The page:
The Crown Prosecution Service is now much readier to prosecute all sexual allegations than it was. The current DPP, Alison Saunders, has endorsed the practice whereby prosecutions can be brought in sexual cases even when everyone expects the jury to acquit, provided that in its view a “notional” objective jury would convict. This is how she explains it:
“Even though past experience might tell a prosecutor that juries can be unwilling to convict in cases where, for example, there has been a lengthy delay in reporting the offence or the complainant had been drinking at the time the rape was committed, these sorts of prejudices against complainants should be ignored for the purposes of deciding whether or not there is a realistic prospect of conviction. In other words, the prosecutor should proceed on the basis of a notional jury which is wholly unaffected by any myths or stereotypes of the type which, sadly, still have a degree of prevalence in some quarters.”
When weak cases are brought, of course, many of them fail. Many are cases that would never previously have been brought to court. But some, perhaps to everyone’s surprise, succeed.
Those who would blame Ms Saunders for adopting this approach – and I admit to having questioned the policy myself – are not being entirely fair. The matter has been taken out if its hands. Since the case of R. (on the application of B) v. DPP6the Crown Prosecution Service’s previous approach of only bringing cases it expected to win has been ruled unlawful. Nor, when one thinks about it, is it always wrong to prosecute despite expecting to lose. Would it be right for the CPS to refuse to bring a prosecution because it anticipated that a jury was likely to divide, say, along racial lines? Nevertheless, whether it is right or wrong, it is a policy that has led to more prosecutions and thus, inevitably, to more convictions.
So back to Cliff Richard. I now have the perfect opportunity to present myself as a victim and solve some financial problems. I could go to the police alleging that after his dreary talk Cliff indecently assaulted me. I can surmise that there is at least one other complaint from a teenage boy – because the police or the BBC or both have already publicised the fact. I can dredge up all sorts of details from the depths of my memory – or imagination – that might give it the ring of truth. It would be a lie, but who would know? If Cliff has forgotten that he ever came to my school (which is perfectly possible), so much the better. His denial might be uncovered, he would be seen as a liar and I would be vindicated. What is more, save in the unlikely event that a prosecution was brought against me, I could not be publicly named, whatever the result of any trial.
Something has gone badly wrong here. Nobody wants those who have committed serious sexual offences to avoid punishment. On the other hand, the current vogue for prosecuting men for offences allegedly committed against children more than a decade ago; and to do so in some cases where corroboration is either weak or non-existent has all the potential to produce miscarriages of justice on a scale unprecedented in recent English history. According to the Justice Secretary Chris Grayling, the main reason for our prisons now being over-crowded (or as he would prefer to put it “under pressure”) has been the imprisonment of “hundreds of inmates convicted of sex offences after the Jimmy Savile scandal.”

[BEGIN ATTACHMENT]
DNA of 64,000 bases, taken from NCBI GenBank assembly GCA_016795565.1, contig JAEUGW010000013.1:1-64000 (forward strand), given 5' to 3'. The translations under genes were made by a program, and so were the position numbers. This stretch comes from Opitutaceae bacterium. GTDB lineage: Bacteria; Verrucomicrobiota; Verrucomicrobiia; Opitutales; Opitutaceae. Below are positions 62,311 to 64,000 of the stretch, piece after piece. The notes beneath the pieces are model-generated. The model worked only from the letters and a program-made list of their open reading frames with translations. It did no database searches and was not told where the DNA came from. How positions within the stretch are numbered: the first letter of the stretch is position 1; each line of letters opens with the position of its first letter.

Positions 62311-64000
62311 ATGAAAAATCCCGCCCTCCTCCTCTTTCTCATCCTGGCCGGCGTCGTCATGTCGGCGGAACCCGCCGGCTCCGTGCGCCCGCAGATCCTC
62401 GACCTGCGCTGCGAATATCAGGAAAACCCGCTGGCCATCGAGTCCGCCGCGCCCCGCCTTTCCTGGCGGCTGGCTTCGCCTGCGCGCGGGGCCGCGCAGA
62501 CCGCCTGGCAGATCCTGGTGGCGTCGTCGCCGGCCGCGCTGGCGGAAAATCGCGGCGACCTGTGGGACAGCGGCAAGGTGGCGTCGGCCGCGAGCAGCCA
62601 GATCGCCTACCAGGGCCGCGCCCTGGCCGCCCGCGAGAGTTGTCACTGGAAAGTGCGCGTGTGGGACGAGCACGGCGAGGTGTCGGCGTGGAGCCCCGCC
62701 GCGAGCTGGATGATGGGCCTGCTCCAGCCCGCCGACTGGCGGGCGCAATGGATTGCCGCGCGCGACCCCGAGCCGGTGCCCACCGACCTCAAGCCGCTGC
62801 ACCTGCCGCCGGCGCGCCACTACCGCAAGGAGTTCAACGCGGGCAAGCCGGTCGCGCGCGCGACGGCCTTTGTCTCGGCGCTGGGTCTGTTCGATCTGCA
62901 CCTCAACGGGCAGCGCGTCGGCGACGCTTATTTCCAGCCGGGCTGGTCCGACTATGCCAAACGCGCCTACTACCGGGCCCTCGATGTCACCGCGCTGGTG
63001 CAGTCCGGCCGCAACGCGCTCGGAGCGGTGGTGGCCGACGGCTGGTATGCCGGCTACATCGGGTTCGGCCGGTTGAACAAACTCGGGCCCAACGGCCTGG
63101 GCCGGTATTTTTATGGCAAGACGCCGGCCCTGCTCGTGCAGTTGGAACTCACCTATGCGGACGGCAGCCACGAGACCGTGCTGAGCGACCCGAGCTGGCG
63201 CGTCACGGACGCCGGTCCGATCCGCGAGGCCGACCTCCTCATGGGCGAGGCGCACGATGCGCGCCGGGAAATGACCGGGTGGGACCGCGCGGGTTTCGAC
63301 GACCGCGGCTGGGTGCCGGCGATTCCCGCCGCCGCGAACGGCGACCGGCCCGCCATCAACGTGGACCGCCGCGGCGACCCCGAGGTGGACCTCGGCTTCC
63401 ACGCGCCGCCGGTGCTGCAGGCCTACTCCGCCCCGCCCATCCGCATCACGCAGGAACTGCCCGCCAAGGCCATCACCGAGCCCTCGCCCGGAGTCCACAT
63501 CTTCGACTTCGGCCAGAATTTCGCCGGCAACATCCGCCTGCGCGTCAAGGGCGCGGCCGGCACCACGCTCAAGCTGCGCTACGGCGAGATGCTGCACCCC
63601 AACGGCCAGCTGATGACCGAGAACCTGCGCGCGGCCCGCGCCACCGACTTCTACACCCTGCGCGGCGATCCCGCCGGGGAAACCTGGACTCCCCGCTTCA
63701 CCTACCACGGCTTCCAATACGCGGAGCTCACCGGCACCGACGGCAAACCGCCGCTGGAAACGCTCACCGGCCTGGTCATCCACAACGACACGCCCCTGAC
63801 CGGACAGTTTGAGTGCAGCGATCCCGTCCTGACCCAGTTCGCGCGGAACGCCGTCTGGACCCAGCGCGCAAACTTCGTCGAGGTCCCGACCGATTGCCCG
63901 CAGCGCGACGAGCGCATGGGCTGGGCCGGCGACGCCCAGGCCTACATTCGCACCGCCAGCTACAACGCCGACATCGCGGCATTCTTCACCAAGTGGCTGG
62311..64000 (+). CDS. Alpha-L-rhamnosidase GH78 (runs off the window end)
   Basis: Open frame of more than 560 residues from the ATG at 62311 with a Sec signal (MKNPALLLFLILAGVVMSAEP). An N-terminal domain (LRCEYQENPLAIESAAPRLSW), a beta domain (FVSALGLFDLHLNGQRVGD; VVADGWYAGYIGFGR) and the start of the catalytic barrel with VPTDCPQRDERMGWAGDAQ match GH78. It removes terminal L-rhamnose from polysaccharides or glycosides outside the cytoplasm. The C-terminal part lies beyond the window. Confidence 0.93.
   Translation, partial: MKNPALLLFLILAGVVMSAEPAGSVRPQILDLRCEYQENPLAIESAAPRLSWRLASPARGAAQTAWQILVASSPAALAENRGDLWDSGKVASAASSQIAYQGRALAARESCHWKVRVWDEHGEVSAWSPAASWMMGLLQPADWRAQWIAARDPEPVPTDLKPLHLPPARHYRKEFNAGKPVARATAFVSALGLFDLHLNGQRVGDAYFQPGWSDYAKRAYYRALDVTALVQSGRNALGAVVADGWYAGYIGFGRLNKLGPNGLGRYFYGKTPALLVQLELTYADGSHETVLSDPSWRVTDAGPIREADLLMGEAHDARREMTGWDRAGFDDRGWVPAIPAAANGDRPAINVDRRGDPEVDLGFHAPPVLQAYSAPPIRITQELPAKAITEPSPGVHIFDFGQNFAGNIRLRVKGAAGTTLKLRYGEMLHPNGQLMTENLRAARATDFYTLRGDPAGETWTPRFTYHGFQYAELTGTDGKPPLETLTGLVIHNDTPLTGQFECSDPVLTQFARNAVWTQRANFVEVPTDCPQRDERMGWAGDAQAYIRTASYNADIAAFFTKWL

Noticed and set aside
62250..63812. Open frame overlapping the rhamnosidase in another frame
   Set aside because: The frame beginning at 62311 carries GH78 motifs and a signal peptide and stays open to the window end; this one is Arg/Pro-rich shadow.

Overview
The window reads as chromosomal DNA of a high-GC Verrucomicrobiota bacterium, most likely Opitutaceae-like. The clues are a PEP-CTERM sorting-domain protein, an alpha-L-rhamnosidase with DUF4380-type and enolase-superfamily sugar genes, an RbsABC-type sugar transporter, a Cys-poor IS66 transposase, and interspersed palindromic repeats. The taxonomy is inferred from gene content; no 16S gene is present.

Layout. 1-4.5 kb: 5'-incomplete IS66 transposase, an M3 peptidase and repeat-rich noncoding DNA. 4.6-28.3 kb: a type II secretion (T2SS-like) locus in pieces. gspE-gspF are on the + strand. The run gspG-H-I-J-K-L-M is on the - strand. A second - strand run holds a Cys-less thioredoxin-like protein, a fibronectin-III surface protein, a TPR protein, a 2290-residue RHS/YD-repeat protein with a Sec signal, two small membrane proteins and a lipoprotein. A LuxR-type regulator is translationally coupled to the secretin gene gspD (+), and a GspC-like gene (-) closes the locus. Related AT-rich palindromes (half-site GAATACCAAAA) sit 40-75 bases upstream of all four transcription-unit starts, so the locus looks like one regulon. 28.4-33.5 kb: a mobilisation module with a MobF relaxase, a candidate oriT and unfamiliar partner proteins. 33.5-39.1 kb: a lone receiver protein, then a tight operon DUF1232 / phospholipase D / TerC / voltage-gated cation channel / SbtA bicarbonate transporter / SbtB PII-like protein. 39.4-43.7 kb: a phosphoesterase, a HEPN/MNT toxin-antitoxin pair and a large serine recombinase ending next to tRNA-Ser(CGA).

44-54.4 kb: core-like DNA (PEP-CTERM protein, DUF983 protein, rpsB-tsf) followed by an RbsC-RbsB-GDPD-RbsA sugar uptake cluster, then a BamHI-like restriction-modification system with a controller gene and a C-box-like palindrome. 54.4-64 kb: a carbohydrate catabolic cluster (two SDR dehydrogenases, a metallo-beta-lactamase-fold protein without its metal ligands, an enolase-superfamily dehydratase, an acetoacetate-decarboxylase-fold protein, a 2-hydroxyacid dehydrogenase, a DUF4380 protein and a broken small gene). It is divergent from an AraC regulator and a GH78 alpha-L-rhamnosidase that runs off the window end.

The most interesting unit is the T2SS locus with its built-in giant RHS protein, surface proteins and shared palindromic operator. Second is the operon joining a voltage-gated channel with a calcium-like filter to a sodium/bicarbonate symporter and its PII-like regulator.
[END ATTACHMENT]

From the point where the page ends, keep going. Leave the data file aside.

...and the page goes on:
No doubt many of these men are indeed guilty. To say that some witnesses lie or are mistaken is not to say that all, or even that most are.
No sensible person doubts that sexual abuse of children is a real and serious issue, nor that the police and “authorities” generally have – as in Rotheram in the last twenty years, sometimes preferred to ignore the issue even when presented with powerful near contemporaneous evidence. But it is precisely because the issue is so serious and so emotive that we need to be especially careful to ensure that historic cases are only brought when the evidence is strong. Bringing weak historic cases in the hope that uncorroborated complainants will be believed is a recipe for injustice. Verdicts will be based not on hard evidence but on impressions, guesswork and prejudice.
In the late 1970s and 1980s widespread anger at Irish Republican terrorism combined with over-enthusiastic policing, sloppy forensic science and a complacent judiciary to produce a whole series of miscarriages of justice. That did not mean that everyone convicted of terrorist offences was innocent. Looking back, however, it is perfectly obvious that Irishmen accused of terrorist offences were often denied a fair trial.
There is a grave danger that in its zeal to demonstrate our disapproval of sexual offences against children our legal system is now systematically denying justice to old men.
1Bell & Loftus (1989) Trivial persuasion in the courtroom: the power of (a few) minor details. J Pers Soc Psychol. 1989 May;56(5):669-79.
2Adult recollections of childhood memories: What details can be recalled? Wells, Morrison & Conway (2013) Quarterly Journal of Experimental Psychology
3 EWHC 1600
4Although not, perhaps, for much longer.
6  EWHC 106 (Admin)  1 Cr App R 38